Part of a series of articles titled Teaching Engaged Citizenship.
This lesson was written by Talia Brenner and edited by Katie McCarthy.
This lesson is intended for middle school learners, but can easily be adapted for use by learners of all ages.
Learners will be able to...
Understand what rights are protected by the First Amendment.
Explore examples of these rights.
Cite specific textual evidence to support their analysis of First Amendment photographs.
When you imagine a First Amendment freedom, what do you picture?
The First Amendment to the United States Constitution reads,
“Congress shall make no law respecting an establishment of religion, or prohibiting the free exercise thereof; or abridging the freedom of speech, or of the press; or the right of the people peaceably to assemble, and to petition the government for a redress of grievances.”
This amendment ensures the freedoms of speech, press, religion, petition, and assembly. Over time, laws and court decisions have determined exactly what these freedoms mean, and when they do and do not apply. One thing has remained the same, though: people in the United States use these freedoms to express themselves, connect with others, and advocate for causes that they believe are right.
Activity: The First Amendment in Historical Photos
Show learners the following historic photos. For each one, participants should identify who the people in the photo are, what is happening, and which First Amendment freedoms are being depicted (there are often multiple!). You might display the captions along with the photos, or have learners try to deduce what is happening in the photos before they see the caption.
Think of a moment where you used a right guaranteed in the First Amendment. What was it?
Why do you think these rights are important in a democracy?
What does learning about the First Amendment make you curious about?
There are many excellent teaching resources about First Amendment freedoms, including full lesson plans. The following resources are all available online at no cost.
Bill of Rights Institute
The Bill of Rights Institute has a page of educator resources on the topics of Freedom of Assembly, Freedom of Religion, Freedom of Speech, and Freedom of the Press. There is also a Student Rights page, includes First Amendment freedoms. Each page includes “eLessons” in a variety of formats as well as links to high-quality articles about relevant current events.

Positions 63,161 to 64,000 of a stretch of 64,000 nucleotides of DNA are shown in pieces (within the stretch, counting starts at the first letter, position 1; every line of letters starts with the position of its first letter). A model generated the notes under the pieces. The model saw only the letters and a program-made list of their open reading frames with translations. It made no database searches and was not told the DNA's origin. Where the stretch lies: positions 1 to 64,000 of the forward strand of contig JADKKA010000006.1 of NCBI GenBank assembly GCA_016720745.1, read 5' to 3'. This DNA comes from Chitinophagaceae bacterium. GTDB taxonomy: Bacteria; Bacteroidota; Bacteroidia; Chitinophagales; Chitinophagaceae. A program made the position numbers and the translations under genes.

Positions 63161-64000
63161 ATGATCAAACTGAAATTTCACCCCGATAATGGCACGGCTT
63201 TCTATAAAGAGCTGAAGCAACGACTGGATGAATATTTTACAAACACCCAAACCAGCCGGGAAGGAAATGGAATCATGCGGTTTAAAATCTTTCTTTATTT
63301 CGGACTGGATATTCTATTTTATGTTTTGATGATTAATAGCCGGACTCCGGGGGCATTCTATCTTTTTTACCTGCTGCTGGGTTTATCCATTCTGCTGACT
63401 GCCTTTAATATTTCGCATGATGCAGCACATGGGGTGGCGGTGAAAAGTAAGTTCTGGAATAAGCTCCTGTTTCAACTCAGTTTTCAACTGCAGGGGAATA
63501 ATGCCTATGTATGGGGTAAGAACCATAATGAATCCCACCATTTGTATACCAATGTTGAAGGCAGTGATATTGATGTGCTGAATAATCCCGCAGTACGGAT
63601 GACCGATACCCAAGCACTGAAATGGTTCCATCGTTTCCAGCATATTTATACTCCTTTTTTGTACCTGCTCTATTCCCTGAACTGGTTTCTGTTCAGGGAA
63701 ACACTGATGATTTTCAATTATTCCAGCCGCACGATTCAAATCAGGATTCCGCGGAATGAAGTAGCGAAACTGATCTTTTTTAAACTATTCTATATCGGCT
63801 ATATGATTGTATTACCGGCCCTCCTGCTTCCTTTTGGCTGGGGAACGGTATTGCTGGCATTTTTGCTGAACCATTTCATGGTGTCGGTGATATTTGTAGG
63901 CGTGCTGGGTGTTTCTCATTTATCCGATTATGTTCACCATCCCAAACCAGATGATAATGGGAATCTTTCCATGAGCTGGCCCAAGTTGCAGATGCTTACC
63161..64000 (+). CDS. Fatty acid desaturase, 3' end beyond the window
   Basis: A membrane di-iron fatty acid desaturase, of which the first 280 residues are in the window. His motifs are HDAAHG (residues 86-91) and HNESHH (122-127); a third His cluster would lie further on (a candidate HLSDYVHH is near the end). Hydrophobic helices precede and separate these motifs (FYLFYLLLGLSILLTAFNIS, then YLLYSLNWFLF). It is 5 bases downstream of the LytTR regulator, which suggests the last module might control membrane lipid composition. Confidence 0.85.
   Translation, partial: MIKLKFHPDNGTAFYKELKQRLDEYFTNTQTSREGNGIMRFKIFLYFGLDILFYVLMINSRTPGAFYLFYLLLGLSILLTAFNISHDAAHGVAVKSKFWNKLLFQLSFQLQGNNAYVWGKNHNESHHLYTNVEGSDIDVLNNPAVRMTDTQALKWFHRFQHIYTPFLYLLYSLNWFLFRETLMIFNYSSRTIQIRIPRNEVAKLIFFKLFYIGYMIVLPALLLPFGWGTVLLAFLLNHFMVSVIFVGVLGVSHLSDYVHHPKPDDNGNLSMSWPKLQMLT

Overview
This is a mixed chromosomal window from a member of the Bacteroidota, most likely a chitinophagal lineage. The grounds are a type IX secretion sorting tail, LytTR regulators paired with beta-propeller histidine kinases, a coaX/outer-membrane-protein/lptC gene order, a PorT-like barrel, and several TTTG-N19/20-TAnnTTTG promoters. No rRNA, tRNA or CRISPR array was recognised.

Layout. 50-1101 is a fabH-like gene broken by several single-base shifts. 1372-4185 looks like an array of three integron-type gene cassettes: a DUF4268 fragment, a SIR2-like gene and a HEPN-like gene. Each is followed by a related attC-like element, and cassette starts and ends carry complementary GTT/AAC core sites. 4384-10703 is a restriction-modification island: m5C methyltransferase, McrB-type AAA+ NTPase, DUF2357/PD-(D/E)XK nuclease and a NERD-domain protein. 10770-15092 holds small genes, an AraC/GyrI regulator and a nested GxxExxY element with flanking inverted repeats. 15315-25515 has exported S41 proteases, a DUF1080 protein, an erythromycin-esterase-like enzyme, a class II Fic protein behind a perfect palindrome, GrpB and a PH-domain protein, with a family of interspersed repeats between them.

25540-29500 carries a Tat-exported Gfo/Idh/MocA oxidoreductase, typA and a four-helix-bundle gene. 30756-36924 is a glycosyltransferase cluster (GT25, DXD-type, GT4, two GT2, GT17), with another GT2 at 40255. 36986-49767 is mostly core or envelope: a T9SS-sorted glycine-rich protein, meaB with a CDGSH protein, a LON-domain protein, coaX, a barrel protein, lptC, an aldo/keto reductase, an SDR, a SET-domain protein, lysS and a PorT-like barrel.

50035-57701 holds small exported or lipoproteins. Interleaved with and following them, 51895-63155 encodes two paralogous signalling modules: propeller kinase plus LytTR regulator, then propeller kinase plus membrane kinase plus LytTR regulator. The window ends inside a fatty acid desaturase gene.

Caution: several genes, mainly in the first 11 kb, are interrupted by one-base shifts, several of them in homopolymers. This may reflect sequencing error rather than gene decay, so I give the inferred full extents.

National Constitution Center
The National Constitution Center’s lesson plans include First Amendment topics. There are First Amendment lesson plans available for middle and high school grades.
The National Archives’ DocsTeach program has activities about the First Amendment for upper elementary and middle school students. The Archives website also has a free eWorkbook, Putting the Bill of Rights to the Test, about the Bill of Rights, and an eBook, Congress Creates the Bill of Rights, about the history of the Bill of Rights’ passage.
First Amendment Freedoms in History
The Selma to Montgomery March
Learn how people in Selma, Alabama worked together to end the unconstitutional denial of voting rights to African Americans.
Learn how a group of determined women selected Lafayette Park, across from the White House, to demonstrate for their right to vote.
Colonel Young's Protest Ride
Learn about Colonel Charles Young's protest ride from Wilberforce, Ohio to Washington, D.C.
The Sewall-Belmont House
Learn about how American women organized to increase their political rights in the 20th century.
The Mary Ann Shadd Cary House
Learn how activist, journalist, and lawyer Mary Ann Shadd Cary worked to bring new opportunities for African Americans freedom seekers.
Glen Echo Park
Trace the evolution of this Maryland site from a chapter of the Chautauqua movement, to an amusement park, to a national park.
Last updated: July 31, 2023